Nike sued competitor Already (dba Yums) in New York federal court for infringement of its registered trade dress in the super popular Air Force 1 footwear, an example of which is shown above. Yums filed counterclaims for declaratory relief that there was no infringement and that Nike’s Air Force 1 trade dress was invalid, seeking cancellation of the USPTO federal registration in the process. Upon conducting discovery, Nike determined that Yums’ conduct did not rise to the level of infringement and issued a fairly broad covenant not to sue — by which Nike agreed not to file any claim for trademark infringement or related claims “based on the appearance of any of [Yums’] current and/or previous footwear product designs, and any colorable imitations thereof, regardless of whether that footwear [was] produced, distributed, offered for sale, advertised, sold, or otherwise used in commerce before or after the Effective Date” of the covenant. The covenant also covered Yums’ distributors and customers.
Naturally, the court dismissed Nike’s claims and Nike subsequently sought to dismiss defendants’ counterclaims. In an aggressive move, Yums opposed, claiming it had the right to proceed with its request for cancellation of the Nike trade dress registration.
On January 9, 2013, the Supreme Court affirmed the Second Circuit’s dismissal of defendants’ counterclaim. The broad scope and breadth of the covenant not to sue removed any “case or controversy” between the parties, such that the court no longer had subject matter jurisdiction over the matter. Nevertheless, Yums could still pursue cancellation at the Trademark Trial and Appeal Board.
Practice Notes :
Setting aside the interesting procedural issues in this case, we believe Already v. Nike highlights the following practical considerations for trademarks owners and practitioners:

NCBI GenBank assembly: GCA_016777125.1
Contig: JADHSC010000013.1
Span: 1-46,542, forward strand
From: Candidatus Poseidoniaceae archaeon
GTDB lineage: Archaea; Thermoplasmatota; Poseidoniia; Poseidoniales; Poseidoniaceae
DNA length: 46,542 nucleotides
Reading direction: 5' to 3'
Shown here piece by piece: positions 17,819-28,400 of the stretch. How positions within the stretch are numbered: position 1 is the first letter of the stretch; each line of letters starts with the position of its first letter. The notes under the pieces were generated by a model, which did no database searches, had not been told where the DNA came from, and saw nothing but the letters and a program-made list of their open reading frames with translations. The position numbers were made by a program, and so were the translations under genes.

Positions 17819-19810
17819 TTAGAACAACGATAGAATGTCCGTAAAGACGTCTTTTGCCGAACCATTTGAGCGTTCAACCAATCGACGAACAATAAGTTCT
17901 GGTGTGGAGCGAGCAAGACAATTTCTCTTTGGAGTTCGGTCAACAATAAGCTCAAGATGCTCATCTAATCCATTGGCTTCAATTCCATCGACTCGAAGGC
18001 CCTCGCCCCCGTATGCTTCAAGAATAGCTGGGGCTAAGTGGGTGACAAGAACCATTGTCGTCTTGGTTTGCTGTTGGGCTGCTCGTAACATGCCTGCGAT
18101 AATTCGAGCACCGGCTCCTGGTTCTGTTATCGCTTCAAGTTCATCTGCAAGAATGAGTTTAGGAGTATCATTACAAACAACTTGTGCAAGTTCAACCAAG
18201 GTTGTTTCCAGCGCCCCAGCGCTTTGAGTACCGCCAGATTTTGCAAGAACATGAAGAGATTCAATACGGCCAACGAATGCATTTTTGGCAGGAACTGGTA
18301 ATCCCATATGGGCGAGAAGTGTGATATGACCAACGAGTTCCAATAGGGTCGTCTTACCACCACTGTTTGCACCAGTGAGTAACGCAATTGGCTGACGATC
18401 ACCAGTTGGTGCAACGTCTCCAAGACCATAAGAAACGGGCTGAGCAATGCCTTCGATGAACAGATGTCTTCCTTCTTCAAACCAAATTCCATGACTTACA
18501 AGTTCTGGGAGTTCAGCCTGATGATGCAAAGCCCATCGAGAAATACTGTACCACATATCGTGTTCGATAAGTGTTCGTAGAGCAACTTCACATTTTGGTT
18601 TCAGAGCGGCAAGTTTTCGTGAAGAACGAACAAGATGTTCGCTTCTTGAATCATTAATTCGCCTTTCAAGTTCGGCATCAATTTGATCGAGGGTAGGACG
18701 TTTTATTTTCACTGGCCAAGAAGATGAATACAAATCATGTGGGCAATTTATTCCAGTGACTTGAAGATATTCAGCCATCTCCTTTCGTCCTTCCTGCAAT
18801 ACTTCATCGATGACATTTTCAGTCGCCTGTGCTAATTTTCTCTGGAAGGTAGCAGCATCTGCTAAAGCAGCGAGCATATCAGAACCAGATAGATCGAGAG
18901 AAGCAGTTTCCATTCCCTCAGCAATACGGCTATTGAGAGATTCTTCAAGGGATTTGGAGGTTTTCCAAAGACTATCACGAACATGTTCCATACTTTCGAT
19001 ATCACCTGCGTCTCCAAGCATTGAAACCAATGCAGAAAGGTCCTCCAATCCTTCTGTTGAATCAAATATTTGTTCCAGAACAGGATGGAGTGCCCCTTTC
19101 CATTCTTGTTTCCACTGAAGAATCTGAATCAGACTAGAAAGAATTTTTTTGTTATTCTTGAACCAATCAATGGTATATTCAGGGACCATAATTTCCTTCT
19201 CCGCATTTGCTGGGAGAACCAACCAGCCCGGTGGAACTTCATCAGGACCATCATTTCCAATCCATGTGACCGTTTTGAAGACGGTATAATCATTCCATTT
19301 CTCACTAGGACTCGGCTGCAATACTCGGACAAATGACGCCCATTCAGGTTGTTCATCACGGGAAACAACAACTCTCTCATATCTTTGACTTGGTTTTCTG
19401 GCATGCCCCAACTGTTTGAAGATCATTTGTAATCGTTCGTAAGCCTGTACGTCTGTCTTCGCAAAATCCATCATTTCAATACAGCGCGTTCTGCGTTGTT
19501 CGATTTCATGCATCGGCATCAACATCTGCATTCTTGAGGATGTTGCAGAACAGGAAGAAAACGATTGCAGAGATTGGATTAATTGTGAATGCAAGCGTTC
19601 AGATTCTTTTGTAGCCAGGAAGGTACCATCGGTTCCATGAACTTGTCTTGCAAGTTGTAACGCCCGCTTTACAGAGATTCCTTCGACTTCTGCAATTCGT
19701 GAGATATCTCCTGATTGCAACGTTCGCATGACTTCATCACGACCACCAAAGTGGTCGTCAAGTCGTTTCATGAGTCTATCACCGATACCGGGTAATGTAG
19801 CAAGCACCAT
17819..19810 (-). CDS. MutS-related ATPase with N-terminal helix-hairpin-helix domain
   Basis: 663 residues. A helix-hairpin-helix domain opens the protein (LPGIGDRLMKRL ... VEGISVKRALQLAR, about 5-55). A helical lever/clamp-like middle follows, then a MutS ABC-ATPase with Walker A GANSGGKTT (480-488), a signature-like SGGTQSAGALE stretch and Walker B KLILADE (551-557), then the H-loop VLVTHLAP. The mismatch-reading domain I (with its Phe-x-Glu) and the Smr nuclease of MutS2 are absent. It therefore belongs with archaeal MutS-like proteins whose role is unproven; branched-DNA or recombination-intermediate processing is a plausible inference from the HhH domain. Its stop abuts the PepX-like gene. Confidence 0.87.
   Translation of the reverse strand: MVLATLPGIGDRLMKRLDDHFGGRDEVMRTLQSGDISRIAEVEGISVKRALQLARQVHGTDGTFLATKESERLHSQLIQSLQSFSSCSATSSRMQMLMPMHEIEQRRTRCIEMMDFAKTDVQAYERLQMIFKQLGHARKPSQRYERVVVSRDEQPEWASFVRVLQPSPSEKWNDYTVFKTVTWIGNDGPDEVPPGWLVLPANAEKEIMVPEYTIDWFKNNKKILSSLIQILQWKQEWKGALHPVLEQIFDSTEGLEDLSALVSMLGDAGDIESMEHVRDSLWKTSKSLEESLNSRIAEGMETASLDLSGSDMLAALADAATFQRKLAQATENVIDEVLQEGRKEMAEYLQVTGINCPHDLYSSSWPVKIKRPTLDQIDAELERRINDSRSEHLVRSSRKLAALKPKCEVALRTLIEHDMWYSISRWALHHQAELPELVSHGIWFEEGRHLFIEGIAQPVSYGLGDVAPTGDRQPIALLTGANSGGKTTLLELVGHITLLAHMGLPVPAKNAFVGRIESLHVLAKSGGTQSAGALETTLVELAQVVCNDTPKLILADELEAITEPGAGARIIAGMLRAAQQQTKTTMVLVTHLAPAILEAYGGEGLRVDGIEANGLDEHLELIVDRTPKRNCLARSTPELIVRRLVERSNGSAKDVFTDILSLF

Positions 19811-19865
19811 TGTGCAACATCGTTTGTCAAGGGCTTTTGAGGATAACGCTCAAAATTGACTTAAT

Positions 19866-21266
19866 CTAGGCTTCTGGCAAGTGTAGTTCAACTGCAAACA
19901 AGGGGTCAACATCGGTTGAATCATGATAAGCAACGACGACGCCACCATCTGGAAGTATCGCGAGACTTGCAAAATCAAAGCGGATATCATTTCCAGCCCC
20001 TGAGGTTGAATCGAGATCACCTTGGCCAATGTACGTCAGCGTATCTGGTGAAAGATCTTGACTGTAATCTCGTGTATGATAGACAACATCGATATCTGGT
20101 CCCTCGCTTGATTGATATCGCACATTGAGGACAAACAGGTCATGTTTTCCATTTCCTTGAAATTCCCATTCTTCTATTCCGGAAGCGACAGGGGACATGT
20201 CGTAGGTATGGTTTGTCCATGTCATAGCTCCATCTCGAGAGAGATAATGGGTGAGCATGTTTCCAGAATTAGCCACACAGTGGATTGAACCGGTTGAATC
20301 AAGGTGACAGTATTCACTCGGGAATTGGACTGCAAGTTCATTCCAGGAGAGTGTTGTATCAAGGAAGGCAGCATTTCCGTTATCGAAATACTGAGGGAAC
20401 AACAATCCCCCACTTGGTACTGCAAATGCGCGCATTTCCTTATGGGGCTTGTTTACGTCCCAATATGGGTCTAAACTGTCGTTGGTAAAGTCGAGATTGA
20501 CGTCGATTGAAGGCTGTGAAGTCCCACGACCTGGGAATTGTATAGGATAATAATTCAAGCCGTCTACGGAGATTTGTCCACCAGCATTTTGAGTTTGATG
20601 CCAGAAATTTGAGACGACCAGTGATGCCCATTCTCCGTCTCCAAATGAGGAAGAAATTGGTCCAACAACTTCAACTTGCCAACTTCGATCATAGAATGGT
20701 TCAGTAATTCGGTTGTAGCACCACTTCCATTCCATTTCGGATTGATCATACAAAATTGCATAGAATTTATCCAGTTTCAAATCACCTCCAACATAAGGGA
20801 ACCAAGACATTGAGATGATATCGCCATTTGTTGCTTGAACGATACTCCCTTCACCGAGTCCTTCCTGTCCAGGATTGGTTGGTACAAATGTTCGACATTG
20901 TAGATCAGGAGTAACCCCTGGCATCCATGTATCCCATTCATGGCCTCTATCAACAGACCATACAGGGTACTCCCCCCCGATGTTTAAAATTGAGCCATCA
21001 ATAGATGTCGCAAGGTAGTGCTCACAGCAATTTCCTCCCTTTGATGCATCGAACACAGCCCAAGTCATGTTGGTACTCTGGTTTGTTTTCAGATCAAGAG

1. Seek trade dress registration when you can: regardless of the result in this particular case — and whether Yums successfully seeks to cancel Nike’s trade dress registration– companies sometimes overlook seeking proactive protection for their unique packaging or product design or the distinctive appearance and characteristics of their product or service offerings.
2. Refrain from pursuing a potential infringer unless you are reasonably certain your claims rely on strong, compelling senior rights and that any of your underlying registrations are not vulnerable to cancellation. Of course, it’s always possible certain facts will not be revealed until discovery is conducted, but it’s a good idea to slow down and carefully weigh all the facts available before throwing valuable corporate resources into a trademark dispute that could backfire.
3. When issuing a covenant not to sue, make it sufficiently broad in scope, as in this case. Also keep in mind Justice Kennedy’s dissent: covenants not to sue should not routinely be used in an effort to moot litigation that a trademark owner initiated.